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Animal Welfare Case - Its me or the dog


In Patterson v RSPCA [2013] EWHC 4531 Trinity criminal barrister,Tony Cornberg, was involved in the issue of whether a disqualification order under the Animal Welfare Act meant an individual could no longer live in a property that contained animals? Or, in order for him to continue to live there, did the animals all have to be rehomed?

At the hearing before Mr Justice Blake it was held that the mere fact that the Appellant lived with his family in a house where animals were kept did not, of itself, amount to a breach of a disqualification order under section 34 of the Animal Welfare Act 2006.

A disqualified person breaches a section 34 order if they own or keep an animal, participate in the keeping of an animal or are party to an arrangement whereby they are entitled to influence the way in which an animal is kept. Here, there was no direct evidence of any of these having taken place and the Appellant, Mr Patterson, was acquitted following appeal by way of case stated. His wife’s conviction for aiding and abetting the breach was also quashed as a consequence.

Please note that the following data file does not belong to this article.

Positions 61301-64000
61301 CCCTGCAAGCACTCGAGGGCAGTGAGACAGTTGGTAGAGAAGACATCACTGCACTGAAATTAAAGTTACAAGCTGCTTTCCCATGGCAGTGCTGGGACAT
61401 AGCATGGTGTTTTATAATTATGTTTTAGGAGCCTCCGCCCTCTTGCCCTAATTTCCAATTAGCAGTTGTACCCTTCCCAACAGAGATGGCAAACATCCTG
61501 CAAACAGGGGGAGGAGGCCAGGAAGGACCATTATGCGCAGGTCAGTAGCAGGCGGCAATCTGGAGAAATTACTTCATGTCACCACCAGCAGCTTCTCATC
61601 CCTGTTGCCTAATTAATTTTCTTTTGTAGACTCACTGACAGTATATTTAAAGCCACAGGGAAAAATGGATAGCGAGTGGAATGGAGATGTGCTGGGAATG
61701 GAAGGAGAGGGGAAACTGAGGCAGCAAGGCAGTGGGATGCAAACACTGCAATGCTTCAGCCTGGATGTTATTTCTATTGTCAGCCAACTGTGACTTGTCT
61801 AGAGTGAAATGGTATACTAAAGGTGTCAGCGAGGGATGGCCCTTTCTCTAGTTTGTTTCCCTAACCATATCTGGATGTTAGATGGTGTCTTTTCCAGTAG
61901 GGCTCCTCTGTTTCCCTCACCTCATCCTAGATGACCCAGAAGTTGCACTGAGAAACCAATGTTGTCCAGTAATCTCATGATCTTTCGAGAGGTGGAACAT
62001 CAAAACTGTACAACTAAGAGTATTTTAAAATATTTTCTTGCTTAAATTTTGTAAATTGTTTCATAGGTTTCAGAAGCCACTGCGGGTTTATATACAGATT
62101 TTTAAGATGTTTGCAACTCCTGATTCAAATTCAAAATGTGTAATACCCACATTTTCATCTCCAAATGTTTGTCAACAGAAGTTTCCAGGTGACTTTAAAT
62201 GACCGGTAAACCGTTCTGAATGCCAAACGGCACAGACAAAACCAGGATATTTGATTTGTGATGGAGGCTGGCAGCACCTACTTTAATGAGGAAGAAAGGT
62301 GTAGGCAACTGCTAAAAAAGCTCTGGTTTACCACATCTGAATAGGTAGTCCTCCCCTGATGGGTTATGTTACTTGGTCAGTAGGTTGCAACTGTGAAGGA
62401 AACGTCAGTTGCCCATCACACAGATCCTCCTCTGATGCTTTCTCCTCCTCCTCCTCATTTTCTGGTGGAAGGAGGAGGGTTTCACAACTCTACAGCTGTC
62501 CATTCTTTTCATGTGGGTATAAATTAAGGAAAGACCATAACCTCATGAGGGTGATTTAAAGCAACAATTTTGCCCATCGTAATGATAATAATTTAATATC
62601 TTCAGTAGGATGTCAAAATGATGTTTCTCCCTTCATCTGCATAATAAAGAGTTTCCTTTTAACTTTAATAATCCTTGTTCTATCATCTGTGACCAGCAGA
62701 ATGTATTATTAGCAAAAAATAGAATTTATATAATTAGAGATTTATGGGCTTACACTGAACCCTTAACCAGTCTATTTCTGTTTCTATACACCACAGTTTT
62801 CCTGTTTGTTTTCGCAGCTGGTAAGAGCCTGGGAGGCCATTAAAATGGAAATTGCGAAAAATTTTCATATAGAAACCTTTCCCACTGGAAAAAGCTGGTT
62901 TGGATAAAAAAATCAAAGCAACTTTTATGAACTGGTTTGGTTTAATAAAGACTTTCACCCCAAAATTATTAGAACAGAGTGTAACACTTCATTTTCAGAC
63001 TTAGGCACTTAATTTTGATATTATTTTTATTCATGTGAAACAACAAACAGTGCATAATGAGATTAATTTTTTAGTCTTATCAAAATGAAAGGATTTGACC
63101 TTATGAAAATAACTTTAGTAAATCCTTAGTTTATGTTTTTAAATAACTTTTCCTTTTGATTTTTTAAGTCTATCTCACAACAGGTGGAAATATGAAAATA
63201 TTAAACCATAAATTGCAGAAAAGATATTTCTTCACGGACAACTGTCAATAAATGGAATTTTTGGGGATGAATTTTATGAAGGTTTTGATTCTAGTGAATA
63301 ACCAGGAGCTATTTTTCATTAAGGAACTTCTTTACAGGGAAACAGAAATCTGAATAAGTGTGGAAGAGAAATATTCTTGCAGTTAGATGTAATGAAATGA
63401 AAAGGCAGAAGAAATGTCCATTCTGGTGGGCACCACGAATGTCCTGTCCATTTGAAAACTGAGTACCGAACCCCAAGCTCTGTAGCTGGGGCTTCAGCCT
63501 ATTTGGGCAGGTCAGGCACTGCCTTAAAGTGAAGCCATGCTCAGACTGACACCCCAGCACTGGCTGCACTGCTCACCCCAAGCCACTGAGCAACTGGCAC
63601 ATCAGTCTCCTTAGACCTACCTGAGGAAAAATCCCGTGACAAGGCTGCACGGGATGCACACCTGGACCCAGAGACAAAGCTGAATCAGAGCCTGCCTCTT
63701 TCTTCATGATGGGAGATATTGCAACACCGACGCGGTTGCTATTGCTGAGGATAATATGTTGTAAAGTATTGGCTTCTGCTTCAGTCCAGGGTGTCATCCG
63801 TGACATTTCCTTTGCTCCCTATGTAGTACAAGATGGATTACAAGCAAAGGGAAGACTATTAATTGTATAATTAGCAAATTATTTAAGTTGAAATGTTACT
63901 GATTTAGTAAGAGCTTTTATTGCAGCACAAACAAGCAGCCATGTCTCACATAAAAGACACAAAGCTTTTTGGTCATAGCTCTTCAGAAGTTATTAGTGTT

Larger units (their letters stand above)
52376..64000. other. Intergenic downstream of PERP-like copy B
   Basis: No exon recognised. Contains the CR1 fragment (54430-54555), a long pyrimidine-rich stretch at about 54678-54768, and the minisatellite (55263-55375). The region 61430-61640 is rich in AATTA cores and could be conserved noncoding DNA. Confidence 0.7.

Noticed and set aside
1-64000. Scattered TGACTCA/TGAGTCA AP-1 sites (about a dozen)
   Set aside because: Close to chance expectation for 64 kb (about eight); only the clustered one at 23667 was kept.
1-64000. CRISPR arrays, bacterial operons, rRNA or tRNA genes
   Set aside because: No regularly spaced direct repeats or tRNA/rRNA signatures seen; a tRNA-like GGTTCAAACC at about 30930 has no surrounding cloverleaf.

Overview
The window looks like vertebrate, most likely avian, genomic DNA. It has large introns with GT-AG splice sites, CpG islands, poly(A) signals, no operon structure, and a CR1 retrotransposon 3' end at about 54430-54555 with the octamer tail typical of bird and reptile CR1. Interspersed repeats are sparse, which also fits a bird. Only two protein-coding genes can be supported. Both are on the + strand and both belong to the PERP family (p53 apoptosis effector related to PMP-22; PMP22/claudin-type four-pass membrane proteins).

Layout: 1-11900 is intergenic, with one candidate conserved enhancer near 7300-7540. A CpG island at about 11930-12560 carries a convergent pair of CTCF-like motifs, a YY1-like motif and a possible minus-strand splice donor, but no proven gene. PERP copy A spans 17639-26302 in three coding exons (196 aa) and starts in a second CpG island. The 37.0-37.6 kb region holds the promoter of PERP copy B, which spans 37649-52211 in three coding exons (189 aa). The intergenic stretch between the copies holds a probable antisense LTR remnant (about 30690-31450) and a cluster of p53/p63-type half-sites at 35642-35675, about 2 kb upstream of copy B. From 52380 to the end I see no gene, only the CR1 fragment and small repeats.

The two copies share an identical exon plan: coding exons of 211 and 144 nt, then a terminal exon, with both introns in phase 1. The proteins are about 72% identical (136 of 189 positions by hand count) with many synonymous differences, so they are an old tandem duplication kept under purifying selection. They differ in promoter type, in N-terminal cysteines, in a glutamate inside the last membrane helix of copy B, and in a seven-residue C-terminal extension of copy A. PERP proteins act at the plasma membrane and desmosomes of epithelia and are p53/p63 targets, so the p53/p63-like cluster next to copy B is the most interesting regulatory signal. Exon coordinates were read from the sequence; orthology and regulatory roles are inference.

Mr Patterson had been convicted by Magistrates on the basis that, by simply living in the house, “it would have been impossible for [him] not to have participated in the keeping of animals”. This conclusion was deemed erroneous and was overturned by Mr Justice Blake. Direct evidence would be required.

Mr Patterson was, consequently, also effectively rendered immune from conviction in relation to animal welfare offences – he wasn’t allowed to participate in the keeping of animals so could not therefore be held accountable for any deficiencies in the standard of their care. His 4 convictions in relation to animal welfare offences were also quashed. He couldn’t be criminalised for failing to do something he was not allowed to do in the first place.

The Magistrates were entitled, however, to conclude that there had been animal welfare offences committed by Mr Patterson’s wife, whose 4 convictions were upheld. This included the need to provide “a constant source of fresh drinking water” to animals – failure to do so was held to amount to an offence in this case.

Tony Cornberg, who was recommended in the latest edition of the Legal 500 is a member of Trinity Chambers' Judicial ReviewCosts,Criminal and Regulatory practice groups.

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